Archive for July, 2009

South African Beauties

July 28, 2009

Bafana, brother, here is the good news. Too many of us avoid South African wines, some because they are header_logotoo exotic. Others heard stories of burned rubber as a prevailing aroma. Well, I must admit I was among those and carefully chose not to pick wines from the land of Mandela, Rugby champions and the great five.

That until Andre Morgental, communications manager of Wines of South Africa, guided us through a flight that went from a bubbly all the way to rich Shiraz and Merlots. The contentious issue of burned rubber was brought up and Andre gave us an insight on the matter. In spite of tremendous efforts to pinpoint the nature of this smell that has created a bad reputation for some of their wines, South African researchers have not been able to determine a single compound responsible for it. Furthermore, studies show that in blind tastings, subjects find the smell in wines from all over the world. It may have a strong psychological component and perhaps, once the consumer knows the wine is South Africa, he “finds” the odour. True or not, we had eleven wines and not a trace of the said stench.

Graham Beck, Chardonnay Pinot Noir, sparkling. A lovely wine with a yeasty, biscuity nose, subtle floral aromas and creamy palate, accentuated by fine fizz. Definitely worth a try. $25

MAN Chenin Blanc 2008. Inexpensive white wine, filled with ripe banana and dry pineapple aromas. Granny apple and mineral flavors, good acidity and overall, a very nice everyday white. $12

Winery of Good Hope Chenin Blanc 2008. Another great value white, lighter than the MAN, with tropical fruit and a nice long finish.

Excelsior Paddock Viognier 2008. This Viognier surely has no low self-esteem issues. Big nose, leesy and tropical, some floral notes and a nutty, lemony medium-bodied palate. $15

Beyerskloof Pinotage 2007. A good rendition of this controversial grape, which seems to be adored in South Africa but does not have the same following overseas. Smoky, medicinal notes on the nose, coffee and honey, juicy palate.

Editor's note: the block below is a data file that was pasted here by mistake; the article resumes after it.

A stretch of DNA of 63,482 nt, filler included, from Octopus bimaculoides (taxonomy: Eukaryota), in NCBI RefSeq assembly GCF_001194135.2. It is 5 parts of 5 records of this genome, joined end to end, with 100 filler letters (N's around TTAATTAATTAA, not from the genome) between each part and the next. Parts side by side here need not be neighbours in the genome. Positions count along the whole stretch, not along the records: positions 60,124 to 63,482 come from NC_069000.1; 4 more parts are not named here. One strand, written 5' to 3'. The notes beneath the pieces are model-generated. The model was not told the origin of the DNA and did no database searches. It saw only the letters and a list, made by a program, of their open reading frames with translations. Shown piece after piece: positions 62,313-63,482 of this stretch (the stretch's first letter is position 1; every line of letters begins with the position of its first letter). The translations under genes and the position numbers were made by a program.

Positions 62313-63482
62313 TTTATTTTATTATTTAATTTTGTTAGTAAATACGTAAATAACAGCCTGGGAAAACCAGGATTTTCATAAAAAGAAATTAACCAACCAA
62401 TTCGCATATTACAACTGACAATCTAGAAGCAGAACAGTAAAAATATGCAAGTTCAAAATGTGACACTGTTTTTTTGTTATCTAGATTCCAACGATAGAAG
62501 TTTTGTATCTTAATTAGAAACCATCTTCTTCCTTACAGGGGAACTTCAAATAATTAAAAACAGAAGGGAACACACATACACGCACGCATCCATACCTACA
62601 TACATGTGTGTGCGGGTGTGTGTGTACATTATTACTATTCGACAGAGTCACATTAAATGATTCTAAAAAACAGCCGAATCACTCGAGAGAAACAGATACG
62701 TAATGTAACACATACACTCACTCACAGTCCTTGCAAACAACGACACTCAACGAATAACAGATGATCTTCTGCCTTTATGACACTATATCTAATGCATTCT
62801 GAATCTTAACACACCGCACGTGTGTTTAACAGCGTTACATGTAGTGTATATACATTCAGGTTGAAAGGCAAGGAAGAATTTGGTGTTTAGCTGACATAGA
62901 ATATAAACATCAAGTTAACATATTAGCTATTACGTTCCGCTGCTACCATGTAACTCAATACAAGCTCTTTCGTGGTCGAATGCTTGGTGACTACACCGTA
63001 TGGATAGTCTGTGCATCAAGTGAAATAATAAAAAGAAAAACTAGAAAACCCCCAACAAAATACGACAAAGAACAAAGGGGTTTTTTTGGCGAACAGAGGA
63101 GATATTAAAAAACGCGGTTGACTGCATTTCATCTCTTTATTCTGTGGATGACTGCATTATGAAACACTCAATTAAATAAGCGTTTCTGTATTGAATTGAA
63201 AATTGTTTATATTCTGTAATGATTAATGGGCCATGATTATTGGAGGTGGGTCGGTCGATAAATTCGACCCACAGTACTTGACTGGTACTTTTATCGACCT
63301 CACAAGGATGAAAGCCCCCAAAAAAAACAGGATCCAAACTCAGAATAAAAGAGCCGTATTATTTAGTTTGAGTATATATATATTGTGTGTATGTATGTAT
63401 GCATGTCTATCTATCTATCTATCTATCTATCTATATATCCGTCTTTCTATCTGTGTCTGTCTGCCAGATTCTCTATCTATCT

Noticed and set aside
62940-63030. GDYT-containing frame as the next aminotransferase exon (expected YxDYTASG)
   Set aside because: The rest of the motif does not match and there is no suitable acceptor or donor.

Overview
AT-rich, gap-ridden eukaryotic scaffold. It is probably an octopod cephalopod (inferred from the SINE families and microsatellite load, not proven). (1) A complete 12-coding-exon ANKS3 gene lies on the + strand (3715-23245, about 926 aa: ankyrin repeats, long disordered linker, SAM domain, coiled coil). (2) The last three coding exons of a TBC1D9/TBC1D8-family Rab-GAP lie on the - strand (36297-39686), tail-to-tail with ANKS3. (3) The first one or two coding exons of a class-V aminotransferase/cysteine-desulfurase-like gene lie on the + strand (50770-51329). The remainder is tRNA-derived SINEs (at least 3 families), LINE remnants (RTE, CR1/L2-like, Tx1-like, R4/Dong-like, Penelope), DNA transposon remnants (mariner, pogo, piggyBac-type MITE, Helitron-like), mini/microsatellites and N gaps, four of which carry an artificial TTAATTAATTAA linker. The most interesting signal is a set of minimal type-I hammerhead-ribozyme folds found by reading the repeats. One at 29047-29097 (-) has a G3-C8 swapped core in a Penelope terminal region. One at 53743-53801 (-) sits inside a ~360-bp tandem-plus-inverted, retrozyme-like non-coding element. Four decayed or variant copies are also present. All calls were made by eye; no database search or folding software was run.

Saxenburg Private Collection Merlot 2005. Gamey aromas and a juicy, fleshy, mineral palate. Soft tannins, rich with good finish.

Stormy Bay Cabernet Sauvignon 2007. This one stole the show. Black currant galore, pepperleaf, game and resin on the nose. Sweet, ripe fruit and soft tannin for an excellent value wine. At 13.99, this is a winner.

MAN Shiraz 2007. Deep purple robe with a minty, diesely nose. Palate peppery, medicinal notes and a bit puckering. Not my favorite but for the price -11.99- does quite well.

Boekenhouskloof The Wolftrap Shiraz 2008. Never had coconut on the nose of a Shiraz before. This one has plenty, plus toasty, gamey notes. Rich palate with tchai spice, lots of ripe red fruit and peppery minerality. A dash of Mourvedre and Viognier makes this Shiraz a serious contender in the price range. 14.99

Leopard Frog Vineyards Midnight Masai Shiraz 2002. A juicy, fruit driven, rich broth. Tannins firm and mouth puckering, in a agreeable way. 24.99

Thelema Reserve Merlot. A Mafuta (BIG) Merlot, with plenty of fruit, velvety texture, flavorful and convincing. Great way to close the tasting. 29.99

I would recommend any of the wines described above. Plus visit the Wines of South Africa website, for information on their very interesting food. Mafuta Bafana!

Not by Wine Alone….

July 20, 2009

Fish Ceviche for TwoDSC04449